Felix Bornholdt is a New Zealand pianist and composer. An active figure in the Australian improvised music scene, Felix is also a member of the pop band Lime Cordiale and spends much of each year touring in the USA, Europe, and UK. His debut solo piano record, Man Overboard was released in June 2023.

What early childhood musical experiences and memories led you to play the piano? Growing up, my dad played records in the house from waking until bed; it was a wide selection with a lot of ECM, Bach, Gregorian chant, Palestrina masses, and then some seriously out-there recordings by groups like the Art Ensemble of Chicago, Don Cherry, and Pharaoh Sanders. If there was a unifying feature, it was all fairly fringe music and always cranked at high volume. Hearing Keith Jarre‚ ’s Köln Concert for the first time was a huge moment for me. I have memories of trying to play it for friends in high school and ranting about all the mythology surrounding it – the fact that he hadn’t slept for days, had to drive, nearly didn’t make the gig, then the piano was the wrong one and the gig almost didn’t happen! They were uninterested, but that record more than anything made me want to become a pianist.

What have some of the highlights of your musical journey been so far? When I moved from Wellington to Sydney, I felt like I had just arrived in New York. I was going out nearly every night and hearing people like Mike Nock, The Catholics, and Sandy Evans – the people that I had admired all through high school. It was totally intoxicating and deeply inspiring. As part of the pop world, I’m overseas on tour for about four months each year. There are some enormous highs in playing shows in places with such a deep musical history as London and New York, and the general pinch-me-ness of somehow getting to see so much of the world by being a pianist.

You are well-versed in a variety of musical genres, what does jazz mean to you? I was on tour in the US a few months ago and stopped by the gallery Corbe‚ vs Dempsey in Chicago. A couple of weeks earlier I’d been in New Zealand, and the saxophonist Peter Brötzmann had just died. My Dad, Uncle and I had been listening to some of his music and leafing through a book of his graphic design work. He did a lot of album covers and posters, including the cover for his own record Nipples, which is the only record produced by Manfred Eicher that doesn’t appear on the ECM label. I walked into the office of this gallery in Chicago, and that same book was open on a desk. When I mentioned this to Mr. Corbett, he pointed to a chair on which Peter Brotzman’s saxophone case was sitting. They had been conducting their own Brotzman memorial on the other side of the world. We talked for an hour or so; these guys had an encyclopaedic knowledge of all this improvised music that had been coming out of New Zealand in the 80s and 90s – in Chicago! I mention this because it gave me a profound sense of jazz being this strange global community, Black American music that has had a very deep and lasting international influence.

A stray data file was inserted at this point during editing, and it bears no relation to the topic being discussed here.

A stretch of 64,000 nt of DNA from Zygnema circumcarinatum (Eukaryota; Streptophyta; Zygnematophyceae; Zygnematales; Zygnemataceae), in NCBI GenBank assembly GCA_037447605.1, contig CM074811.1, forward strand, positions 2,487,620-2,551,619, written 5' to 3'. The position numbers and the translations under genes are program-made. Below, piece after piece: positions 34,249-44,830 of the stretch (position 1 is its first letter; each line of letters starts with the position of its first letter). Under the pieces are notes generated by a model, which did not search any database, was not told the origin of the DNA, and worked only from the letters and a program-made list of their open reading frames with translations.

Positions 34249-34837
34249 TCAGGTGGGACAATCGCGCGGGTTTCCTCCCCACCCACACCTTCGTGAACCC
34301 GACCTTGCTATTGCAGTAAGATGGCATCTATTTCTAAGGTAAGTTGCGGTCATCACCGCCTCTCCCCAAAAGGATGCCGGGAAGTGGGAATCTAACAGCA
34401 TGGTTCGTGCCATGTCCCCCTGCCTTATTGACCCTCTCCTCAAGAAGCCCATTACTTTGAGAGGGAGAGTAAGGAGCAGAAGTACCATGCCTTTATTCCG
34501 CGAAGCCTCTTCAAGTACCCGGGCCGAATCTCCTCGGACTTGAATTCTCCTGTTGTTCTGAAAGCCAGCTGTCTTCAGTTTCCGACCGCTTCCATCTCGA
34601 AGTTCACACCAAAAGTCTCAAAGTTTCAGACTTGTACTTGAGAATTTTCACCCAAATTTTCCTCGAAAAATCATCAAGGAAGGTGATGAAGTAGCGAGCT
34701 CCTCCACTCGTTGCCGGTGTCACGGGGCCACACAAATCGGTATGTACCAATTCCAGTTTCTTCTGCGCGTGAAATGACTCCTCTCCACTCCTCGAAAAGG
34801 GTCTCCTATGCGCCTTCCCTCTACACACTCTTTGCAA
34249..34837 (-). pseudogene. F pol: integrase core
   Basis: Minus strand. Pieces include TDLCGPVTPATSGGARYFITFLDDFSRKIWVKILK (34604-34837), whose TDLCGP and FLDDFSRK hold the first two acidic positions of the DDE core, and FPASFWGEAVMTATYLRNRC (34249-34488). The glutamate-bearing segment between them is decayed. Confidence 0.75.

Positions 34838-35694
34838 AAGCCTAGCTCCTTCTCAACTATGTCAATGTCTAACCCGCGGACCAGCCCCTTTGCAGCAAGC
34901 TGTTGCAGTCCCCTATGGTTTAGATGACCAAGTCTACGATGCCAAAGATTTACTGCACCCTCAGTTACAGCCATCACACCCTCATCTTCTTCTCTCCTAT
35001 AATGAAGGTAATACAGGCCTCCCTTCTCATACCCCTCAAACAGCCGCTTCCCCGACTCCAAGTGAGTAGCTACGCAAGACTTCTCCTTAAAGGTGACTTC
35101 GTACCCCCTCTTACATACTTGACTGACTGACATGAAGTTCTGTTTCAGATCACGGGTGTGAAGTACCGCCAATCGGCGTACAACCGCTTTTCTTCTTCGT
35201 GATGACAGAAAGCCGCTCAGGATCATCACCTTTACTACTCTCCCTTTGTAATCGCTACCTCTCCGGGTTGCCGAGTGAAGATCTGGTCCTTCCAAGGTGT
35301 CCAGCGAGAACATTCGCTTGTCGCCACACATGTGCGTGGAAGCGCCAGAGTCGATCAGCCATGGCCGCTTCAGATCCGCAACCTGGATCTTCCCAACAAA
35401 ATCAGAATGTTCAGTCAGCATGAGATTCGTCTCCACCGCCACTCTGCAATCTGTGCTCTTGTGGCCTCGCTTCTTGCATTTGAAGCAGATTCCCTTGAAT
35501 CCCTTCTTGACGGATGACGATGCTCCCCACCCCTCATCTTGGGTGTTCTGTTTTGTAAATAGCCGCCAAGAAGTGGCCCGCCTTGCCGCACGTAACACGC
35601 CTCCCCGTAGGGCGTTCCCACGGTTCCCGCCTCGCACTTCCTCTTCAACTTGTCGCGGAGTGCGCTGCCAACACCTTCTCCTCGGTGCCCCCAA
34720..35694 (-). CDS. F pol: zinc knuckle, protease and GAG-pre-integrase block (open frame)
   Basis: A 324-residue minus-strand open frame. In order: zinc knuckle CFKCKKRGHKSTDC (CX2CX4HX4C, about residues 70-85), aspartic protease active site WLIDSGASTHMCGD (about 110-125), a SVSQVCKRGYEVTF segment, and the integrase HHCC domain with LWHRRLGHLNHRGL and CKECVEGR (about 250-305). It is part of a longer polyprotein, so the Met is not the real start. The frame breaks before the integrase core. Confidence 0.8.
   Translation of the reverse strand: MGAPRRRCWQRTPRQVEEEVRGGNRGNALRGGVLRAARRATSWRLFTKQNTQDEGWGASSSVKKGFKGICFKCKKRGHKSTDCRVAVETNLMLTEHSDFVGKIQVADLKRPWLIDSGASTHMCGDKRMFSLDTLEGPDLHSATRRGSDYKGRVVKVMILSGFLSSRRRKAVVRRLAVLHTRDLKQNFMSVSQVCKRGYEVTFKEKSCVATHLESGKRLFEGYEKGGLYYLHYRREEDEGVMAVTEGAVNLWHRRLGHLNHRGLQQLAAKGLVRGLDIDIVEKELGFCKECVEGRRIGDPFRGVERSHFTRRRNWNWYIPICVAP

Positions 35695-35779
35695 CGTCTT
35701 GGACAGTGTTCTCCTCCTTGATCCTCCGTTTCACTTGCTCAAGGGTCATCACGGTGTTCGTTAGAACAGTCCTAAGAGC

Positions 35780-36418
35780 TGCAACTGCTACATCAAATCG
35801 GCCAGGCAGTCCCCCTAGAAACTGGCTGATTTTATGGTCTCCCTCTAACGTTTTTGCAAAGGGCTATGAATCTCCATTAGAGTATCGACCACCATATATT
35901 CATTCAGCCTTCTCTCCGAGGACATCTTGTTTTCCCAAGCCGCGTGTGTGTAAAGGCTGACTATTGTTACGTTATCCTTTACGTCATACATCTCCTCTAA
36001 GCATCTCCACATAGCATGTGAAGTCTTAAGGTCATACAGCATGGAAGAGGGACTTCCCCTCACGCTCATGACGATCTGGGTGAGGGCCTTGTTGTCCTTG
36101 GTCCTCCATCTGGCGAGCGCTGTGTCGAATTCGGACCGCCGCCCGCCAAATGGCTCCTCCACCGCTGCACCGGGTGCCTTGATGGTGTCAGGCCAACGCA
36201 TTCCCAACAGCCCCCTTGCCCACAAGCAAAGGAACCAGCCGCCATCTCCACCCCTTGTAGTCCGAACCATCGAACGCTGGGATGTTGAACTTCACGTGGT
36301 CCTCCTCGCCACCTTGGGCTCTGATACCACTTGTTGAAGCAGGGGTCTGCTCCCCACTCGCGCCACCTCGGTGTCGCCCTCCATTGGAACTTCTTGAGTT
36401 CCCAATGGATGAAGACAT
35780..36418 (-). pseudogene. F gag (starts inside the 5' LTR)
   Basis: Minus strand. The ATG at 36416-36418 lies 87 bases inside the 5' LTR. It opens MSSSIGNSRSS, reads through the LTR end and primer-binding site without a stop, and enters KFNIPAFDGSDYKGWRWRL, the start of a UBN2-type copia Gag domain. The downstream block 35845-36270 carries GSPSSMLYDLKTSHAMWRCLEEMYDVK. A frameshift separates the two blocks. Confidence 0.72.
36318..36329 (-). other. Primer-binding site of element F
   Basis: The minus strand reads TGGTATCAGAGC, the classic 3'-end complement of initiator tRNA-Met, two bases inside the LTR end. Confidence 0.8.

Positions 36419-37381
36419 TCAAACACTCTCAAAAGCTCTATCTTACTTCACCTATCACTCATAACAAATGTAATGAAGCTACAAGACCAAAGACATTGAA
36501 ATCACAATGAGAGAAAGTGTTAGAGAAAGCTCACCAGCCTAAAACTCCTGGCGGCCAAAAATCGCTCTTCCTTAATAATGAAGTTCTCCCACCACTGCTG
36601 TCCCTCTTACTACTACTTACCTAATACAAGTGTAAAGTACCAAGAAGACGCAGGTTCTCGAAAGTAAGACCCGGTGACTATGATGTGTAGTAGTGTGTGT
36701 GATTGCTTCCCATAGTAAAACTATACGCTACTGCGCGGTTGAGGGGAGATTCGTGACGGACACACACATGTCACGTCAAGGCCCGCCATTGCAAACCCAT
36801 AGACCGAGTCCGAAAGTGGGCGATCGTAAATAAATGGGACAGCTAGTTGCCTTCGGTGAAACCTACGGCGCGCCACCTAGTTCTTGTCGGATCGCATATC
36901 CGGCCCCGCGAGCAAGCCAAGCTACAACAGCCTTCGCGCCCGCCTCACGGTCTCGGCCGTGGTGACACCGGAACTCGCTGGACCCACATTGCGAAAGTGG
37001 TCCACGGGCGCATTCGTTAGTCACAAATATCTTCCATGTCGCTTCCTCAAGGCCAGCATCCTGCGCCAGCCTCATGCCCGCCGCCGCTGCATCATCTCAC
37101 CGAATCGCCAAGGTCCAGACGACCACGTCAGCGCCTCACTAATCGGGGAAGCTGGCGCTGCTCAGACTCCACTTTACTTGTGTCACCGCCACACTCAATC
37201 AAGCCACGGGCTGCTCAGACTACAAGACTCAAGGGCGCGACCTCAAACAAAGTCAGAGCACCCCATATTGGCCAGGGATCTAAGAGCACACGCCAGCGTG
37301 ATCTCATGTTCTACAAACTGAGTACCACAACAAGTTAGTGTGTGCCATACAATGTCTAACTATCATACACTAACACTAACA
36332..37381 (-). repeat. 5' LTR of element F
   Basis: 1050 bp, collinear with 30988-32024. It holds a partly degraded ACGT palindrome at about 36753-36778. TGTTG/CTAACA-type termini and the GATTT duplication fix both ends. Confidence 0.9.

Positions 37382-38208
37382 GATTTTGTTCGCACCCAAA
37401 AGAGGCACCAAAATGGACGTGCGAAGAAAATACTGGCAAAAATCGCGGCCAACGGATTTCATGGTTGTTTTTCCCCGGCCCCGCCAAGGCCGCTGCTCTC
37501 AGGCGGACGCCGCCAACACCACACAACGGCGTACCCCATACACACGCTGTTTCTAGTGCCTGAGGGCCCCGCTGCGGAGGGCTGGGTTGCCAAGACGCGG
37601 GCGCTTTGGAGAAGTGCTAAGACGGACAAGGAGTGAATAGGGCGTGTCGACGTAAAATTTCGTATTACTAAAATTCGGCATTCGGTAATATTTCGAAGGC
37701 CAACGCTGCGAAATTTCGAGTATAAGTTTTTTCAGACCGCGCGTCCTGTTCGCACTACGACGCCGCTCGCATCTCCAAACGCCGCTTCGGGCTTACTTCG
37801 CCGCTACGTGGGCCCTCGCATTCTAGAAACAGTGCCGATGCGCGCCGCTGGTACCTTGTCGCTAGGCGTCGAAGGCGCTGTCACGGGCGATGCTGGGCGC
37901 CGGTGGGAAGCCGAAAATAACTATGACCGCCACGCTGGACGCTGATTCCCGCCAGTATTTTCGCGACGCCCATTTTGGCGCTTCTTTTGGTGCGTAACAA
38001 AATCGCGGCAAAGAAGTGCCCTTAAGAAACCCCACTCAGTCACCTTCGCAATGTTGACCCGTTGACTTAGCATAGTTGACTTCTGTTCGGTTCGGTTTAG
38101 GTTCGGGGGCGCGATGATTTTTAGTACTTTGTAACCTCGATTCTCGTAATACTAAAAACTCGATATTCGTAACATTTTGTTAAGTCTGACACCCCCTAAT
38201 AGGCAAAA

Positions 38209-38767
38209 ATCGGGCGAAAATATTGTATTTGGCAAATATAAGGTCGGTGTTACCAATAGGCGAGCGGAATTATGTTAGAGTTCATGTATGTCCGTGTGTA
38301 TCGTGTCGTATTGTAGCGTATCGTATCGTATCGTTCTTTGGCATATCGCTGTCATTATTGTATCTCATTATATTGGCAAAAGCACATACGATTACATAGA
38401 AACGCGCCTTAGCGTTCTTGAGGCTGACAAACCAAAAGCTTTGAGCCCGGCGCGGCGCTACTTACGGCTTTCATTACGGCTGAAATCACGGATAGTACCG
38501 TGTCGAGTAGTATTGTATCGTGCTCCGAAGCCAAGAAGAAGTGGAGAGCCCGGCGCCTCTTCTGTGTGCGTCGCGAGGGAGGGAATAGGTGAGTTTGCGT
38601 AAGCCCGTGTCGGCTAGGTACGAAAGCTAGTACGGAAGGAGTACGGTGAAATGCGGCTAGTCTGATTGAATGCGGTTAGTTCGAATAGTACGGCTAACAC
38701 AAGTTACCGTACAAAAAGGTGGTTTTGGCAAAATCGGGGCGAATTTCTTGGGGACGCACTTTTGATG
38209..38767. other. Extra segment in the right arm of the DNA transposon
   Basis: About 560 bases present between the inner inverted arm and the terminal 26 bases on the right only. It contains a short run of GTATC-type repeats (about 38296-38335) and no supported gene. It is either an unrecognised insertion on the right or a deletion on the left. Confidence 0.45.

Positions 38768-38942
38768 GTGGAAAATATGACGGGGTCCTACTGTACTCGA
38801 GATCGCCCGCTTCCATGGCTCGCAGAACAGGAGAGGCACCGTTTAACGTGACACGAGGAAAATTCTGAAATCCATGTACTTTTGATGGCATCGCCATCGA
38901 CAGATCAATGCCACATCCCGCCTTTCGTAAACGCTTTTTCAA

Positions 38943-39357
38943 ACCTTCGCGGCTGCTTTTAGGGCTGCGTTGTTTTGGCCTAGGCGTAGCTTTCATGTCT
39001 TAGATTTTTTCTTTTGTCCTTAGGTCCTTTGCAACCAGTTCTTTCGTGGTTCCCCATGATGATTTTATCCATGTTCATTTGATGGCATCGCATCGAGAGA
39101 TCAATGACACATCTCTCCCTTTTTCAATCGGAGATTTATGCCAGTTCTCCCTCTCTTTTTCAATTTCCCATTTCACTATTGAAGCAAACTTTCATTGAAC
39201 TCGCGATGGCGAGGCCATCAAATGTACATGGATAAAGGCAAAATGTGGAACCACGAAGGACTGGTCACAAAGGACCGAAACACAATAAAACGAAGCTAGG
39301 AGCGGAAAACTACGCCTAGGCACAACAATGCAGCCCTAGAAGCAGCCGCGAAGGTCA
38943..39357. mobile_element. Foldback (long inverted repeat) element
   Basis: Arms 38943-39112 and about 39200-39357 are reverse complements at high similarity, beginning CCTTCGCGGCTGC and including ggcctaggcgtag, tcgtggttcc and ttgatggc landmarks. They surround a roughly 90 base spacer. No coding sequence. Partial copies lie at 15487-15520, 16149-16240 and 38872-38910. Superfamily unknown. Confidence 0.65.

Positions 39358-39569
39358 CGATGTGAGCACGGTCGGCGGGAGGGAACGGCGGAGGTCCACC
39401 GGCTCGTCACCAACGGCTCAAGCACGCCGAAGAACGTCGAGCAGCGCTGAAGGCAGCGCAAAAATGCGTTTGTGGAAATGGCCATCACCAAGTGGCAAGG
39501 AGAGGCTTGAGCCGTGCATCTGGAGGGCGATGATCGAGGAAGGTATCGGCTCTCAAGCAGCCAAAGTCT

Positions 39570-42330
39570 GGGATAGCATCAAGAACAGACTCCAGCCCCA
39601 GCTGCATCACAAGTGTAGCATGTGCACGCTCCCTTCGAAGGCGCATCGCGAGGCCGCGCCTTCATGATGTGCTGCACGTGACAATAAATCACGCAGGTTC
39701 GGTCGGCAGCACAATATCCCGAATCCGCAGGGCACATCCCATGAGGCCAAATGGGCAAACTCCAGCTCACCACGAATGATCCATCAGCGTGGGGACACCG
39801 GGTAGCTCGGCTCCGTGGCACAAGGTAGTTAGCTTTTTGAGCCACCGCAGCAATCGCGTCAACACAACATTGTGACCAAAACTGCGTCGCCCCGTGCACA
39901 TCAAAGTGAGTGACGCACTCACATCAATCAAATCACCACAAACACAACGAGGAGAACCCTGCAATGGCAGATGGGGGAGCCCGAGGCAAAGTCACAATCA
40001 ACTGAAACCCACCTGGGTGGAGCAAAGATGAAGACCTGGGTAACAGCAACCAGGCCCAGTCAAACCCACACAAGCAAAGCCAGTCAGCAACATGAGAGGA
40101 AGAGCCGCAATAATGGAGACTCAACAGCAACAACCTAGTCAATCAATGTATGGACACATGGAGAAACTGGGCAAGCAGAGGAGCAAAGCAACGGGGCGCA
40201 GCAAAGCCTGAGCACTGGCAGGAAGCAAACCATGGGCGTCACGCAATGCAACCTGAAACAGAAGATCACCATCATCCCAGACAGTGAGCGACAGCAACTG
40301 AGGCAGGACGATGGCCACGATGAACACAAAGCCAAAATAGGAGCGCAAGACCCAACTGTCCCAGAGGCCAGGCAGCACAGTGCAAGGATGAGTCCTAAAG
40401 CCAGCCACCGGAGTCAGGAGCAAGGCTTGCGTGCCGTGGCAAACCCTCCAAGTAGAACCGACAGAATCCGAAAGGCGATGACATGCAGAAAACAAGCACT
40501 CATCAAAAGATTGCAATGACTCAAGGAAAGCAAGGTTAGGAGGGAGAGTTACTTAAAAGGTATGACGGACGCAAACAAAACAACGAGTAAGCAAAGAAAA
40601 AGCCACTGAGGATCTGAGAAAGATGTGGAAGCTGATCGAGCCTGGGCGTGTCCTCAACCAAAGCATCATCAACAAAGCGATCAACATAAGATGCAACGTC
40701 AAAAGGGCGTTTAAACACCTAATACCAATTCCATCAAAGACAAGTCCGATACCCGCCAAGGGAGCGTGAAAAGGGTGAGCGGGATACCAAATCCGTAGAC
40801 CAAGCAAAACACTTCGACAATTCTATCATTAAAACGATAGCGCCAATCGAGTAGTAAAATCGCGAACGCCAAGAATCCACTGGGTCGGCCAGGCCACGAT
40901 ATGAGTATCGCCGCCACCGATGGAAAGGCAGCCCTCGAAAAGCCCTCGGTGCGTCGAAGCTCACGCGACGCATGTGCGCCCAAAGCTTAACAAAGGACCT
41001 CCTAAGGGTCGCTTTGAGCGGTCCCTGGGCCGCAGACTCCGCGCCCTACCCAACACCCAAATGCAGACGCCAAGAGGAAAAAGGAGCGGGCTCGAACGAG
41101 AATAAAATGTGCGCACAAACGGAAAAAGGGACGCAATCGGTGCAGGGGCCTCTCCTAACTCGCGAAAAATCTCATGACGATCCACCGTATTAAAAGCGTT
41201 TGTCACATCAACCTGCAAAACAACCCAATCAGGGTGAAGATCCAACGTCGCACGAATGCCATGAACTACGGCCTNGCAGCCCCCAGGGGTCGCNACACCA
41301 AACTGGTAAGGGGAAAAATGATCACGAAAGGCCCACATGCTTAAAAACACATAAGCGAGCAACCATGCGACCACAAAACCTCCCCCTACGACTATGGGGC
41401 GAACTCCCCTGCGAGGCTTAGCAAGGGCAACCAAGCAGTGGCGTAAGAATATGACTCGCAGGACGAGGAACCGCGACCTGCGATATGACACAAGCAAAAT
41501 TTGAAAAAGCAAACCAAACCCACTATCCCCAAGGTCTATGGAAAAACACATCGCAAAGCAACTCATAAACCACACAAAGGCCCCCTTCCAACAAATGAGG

What is your latest musical project and how did it evolve? I’ve just released my first solo piano recording, Man Overboard. In part, it is a collection of works that are thinking about living and making music in the South Pacific. When I was in school, I was part of a two-week expedition, initiated by the Sir Peter Blake Trust, to the Kermadec Islands, which is a remote volcanic region three days sail North from New Zealand. An experience like that changes how you see yourself in the world and in this case, it got me thinking a lot about water and about living in what are aquatic nations.

You are home alone on a Sunday evening and want to relax listening to some of your favourite music. What would you choose? I’ve always been enamoured with the sound and format of the solo piano. There’s a record by the pianist Jon Balke called Warp which is solo piano with strange threads of electronics running behind it. I’m also completely unable to escape Glenn Gould’s Goldberg Variations; I love them both – the ‘55 recording for the morning and the ‘81 for the evening. There’s also a curious recording by h hunt called Playing Piano for Dad that I find oddly compelling; it’s almost like listening to someone practising or being recorded covertly. Sometimes he stops in the middle of a piece, and you hear the chair creaking, or some faint words being spoken off -mic. It’s startlingly intimate and very beautiful.

– Barry O’Sullivan